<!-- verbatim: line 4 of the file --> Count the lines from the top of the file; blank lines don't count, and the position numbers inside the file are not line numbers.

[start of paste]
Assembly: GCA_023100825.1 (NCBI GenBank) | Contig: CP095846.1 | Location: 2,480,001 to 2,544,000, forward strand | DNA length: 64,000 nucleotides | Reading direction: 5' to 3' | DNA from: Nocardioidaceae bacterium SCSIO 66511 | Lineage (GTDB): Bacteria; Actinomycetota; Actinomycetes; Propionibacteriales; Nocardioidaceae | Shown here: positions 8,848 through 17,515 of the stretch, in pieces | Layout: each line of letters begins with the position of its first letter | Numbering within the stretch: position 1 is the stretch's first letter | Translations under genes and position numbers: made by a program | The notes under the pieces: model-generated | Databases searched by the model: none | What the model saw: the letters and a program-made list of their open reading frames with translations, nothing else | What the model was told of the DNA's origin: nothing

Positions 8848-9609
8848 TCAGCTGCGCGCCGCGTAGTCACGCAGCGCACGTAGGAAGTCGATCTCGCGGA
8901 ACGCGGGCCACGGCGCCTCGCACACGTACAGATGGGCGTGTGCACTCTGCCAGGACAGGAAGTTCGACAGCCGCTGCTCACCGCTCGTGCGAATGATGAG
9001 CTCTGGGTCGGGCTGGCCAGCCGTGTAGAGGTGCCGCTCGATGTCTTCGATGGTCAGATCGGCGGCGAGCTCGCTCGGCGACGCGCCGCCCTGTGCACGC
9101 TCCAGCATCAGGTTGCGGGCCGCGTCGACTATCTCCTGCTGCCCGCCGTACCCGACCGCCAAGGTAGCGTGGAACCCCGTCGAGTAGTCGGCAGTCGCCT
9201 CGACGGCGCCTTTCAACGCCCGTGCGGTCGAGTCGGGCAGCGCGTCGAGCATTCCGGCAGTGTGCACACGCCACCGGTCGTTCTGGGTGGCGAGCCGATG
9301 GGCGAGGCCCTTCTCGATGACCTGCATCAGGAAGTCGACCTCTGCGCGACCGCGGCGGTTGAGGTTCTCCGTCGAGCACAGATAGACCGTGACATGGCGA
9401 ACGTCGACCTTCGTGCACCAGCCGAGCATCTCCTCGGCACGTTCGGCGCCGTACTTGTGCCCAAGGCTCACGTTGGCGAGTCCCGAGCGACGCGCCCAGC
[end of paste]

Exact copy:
8901 ACGCGGGCCACGGCGCCTCGCACACGTACAGATGGGCGTGTGCACTCTGCCAGGACAGGAAGTTCGACAGCCGCTGCTCACCGCTCGTGCGAATGATGAG